Saturday, September 26, 2009

To the edge of space, using common household items

Well, maybe not things you have sitting around your house right now, but things the average person could procure without too much trouble, thanks to the resources made available by the world-wide interwebs and the matryoshka doll-inization of technology.

Submitted for your approval, a group of guys from Canada and Japan use a weather balloon to lift a Canon HD camcorder to the edge of space, over 20 miles up, tracking it with an attached GPS.

It takes 3 hours and 6 minutes to reach altitude of 107,145 feet, at which point the balloon membrane succumbs to the ideal gas law and pops. Next comes 49 minutes of near-freefall in which the rig is slowed only by the friction of the thin air and a tangled parachute, finally reuniting with Mother Earth 89 miles downrange after nearly four hours aloft.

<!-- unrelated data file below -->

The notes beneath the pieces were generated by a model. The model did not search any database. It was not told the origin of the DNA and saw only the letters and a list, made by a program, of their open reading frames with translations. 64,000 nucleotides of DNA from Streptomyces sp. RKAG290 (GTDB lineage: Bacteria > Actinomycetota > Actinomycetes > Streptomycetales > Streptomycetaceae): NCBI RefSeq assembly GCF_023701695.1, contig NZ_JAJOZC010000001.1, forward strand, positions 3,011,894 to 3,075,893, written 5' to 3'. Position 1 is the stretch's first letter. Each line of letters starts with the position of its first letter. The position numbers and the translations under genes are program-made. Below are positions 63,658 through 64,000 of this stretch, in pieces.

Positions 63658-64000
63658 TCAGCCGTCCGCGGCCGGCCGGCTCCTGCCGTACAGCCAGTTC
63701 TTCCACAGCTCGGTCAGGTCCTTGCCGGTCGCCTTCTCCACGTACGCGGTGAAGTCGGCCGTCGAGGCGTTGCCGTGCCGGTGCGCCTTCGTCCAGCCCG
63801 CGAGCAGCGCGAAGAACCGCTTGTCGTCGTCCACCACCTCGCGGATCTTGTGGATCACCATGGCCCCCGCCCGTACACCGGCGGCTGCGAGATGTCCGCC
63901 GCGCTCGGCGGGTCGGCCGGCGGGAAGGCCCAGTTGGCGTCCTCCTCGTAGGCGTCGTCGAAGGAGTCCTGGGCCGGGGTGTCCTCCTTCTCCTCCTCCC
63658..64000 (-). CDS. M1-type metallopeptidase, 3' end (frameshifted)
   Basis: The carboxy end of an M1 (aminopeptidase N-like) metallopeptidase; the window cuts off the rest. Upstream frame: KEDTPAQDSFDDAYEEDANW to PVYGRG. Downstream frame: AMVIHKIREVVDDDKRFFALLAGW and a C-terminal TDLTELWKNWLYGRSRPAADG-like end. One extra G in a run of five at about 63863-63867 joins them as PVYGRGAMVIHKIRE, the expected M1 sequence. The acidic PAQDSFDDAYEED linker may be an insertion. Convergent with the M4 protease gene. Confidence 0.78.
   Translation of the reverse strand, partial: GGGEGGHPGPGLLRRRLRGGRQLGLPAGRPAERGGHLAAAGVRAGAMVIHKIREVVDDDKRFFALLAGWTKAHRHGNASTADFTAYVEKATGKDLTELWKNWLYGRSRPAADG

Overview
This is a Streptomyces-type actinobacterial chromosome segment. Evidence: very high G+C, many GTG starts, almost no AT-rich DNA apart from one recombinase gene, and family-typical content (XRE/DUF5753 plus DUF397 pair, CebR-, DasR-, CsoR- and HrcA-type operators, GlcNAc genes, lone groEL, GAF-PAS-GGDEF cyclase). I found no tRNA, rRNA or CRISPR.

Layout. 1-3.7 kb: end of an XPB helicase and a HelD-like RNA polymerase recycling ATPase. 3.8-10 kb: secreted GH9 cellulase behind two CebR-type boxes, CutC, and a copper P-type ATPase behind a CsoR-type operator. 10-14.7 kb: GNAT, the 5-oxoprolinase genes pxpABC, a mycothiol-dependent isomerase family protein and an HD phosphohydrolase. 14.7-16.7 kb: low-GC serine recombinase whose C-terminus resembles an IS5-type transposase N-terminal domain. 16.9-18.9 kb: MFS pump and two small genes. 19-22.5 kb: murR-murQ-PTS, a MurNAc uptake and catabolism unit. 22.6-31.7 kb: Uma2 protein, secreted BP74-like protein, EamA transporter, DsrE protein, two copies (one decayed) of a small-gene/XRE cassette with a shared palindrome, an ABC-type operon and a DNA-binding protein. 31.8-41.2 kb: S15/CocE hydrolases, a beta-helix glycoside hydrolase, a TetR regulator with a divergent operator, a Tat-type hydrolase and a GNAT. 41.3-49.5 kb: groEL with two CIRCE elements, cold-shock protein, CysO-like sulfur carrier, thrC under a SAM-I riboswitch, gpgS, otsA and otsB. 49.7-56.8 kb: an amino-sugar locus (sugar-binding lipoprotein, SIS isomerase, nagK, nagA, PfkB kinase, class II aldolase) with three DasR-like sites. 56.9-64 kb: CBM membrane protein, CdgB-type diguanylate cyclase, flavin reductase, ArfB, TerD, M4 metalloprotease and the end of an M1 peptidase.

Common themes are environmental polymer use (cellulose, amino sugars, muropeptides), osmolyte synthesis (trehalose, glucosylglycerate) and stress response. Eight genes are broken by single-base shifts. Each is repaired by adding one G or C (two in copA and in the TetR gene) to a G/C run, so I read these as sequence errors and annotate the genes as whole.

Here's the video, but please let me warn you that there was no camera stabilization mechanism used. So if you're susceptible to motion sickness or have recently eaten dinner, beware.

Detailed text account by project members here.

My favorite part of the video is how the sounds of civilization slowly fade as the camera climbs higher and higher, until there is nothing but the cold, dark silence of near-vacuum.

Also note the changing perspective of the TV tower in the distance as the camera pans over it each time.